Thursday, October 2, 2014

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Caretakers of the Partitioned State

Martin Galvin (MG) interviews former Long Kesh hunger striker Gerard Hodgins (GH) via telephone from Belfast about how he answered the question asked by author Peter Taylor for his new documentary, Who Won the War? Our gratitude to the dependable TPQ transcriber.


Radio Free Éireann
WBAI 99.5FM Pacifica Radio
New York City
27 September 2014


MG: With us on the line is Gerard Hodgins. He, like Seamus Delaney who was just interviewed, a former Irish Republican prisoner, former blanketman who resisted the efforts of the British to impose a criminal uniform on them leading to the hunger strike. And in fact, Gerard was one of the people who was on hunger strike. Welcome back to WBAI and Radio Free Éireann, Gerard.

GH: Martin, it's a pleasure to be back with you and hello there to all the Irish-Americans.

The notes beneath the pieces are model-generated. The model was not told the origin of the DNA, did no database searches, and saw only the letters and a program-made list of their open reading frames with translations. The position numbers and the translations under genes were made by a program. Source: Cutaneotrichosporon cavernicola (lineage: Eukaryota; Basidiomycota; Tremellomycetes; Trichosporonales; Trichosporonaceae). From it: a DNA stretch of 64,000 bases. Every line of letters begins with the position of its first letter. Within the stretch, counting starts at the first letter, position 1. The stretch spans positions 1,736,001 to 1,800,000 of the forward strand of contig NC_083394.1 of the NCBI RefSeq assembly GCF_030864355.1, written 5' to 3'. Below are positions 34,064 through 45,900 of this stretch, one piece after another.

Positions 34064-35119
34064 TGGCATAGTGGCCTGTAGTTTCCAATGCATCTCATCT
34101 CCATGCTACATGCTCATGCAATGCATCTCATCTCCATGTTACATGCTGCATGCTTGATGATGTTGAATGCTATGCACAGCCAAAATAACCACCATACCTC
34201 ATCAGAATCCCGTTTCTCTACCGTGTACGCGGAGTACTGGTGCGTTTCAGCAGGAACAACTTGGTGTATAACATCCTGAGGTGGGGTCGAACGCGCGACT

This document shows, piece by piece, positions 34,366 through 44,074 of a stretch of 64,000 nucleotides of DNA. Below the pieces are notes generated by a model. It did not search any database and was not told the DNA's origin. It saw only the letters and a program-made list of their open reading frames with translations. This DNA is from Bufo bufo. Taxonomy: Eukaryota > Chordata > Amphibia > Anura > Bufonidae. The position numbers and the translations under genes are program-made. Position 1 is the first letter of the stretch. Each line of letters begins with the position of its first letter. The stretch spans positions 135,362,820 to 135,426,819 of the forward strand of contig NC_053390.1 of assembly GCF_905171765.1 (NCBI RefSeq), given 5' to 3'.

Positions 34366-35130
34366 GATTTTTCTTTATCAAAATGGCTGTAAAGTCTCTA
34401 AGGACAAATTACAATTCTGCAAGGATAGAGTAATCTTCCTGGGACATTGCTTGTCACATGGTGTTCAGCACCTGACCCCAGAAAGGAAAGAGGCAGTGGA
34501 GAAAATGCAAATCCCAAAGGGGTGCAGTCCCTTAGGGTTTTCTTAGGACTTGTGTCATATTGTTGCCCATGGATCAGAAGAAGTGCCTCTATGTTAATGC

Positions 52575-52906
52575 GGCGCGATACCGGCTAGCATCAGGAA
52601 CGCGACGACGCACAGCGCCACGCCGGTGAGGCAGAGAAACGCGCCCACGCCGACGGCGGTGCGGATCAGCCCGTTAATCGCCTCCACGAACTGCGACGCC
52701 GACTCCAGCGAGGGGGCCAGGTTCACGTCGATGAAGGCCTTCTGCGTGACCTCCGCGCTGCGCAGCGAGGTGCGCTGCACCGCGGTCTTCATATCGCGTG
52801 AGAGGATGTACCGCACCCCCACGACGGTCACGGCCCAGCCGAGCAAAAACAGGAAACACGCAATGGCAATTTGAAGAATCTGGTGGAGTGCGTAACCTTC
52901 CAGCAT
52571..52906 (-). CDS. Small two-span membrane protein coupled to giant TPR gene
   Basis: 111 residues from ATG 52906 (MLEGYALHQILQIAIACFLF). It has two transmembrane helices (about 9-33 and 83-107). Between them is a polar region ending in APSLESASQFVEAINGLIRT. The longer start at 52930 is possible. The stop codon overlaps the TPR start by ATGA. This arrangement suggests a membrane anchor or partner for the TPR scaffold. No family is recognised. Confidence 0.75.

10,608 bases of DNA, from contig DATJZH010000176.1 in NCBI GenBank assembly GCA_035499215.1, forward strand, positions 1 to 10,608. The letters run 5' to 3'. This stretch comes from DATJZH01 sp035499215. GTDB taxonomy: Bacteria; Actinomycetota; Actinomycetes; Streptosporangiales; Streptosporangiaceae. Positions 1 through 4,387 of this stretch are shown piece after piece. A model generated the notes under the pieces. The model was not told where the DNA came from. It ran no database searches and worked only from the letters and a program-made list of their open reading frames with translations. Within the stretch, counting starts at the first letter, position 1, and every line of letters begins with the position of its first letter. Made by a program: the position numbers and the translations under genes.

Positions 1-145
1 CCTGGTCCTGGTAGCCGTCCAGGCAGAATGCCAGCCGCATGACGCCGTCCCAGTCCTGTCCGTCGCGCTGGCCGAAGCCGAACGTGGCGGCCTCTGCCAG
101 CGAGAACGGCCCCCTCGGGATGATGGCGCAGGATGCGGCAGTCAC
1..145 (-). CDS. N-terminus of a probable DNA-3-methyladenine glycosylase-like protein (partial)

MG: Well, it's a broader audience than Irish-Americans but thankfully it's all people interested in Ireland and that includes many more who are not Irish-American but they're Irish-by-affinity – Irish-by-interest. Gerard, this Monday there's going to be a special programme - a journalist named Peter Taylor is doing it. It's entitled Who Won the War? and it's about the twentieth anniversary of the ceasefire. It's a programme in which many people – British statesmen, British officials, Irish Republicans, Irish officials are interviewed and asked to give their verdict.  Gerard, you were one of the people who was picked out to be interviewed. You were interviewed by Peter Taylor in the past based upon you being a Press Officer, a former political prisoner, could you give us a preview? Could you tell us what you told Peter Taylor in answer to his question?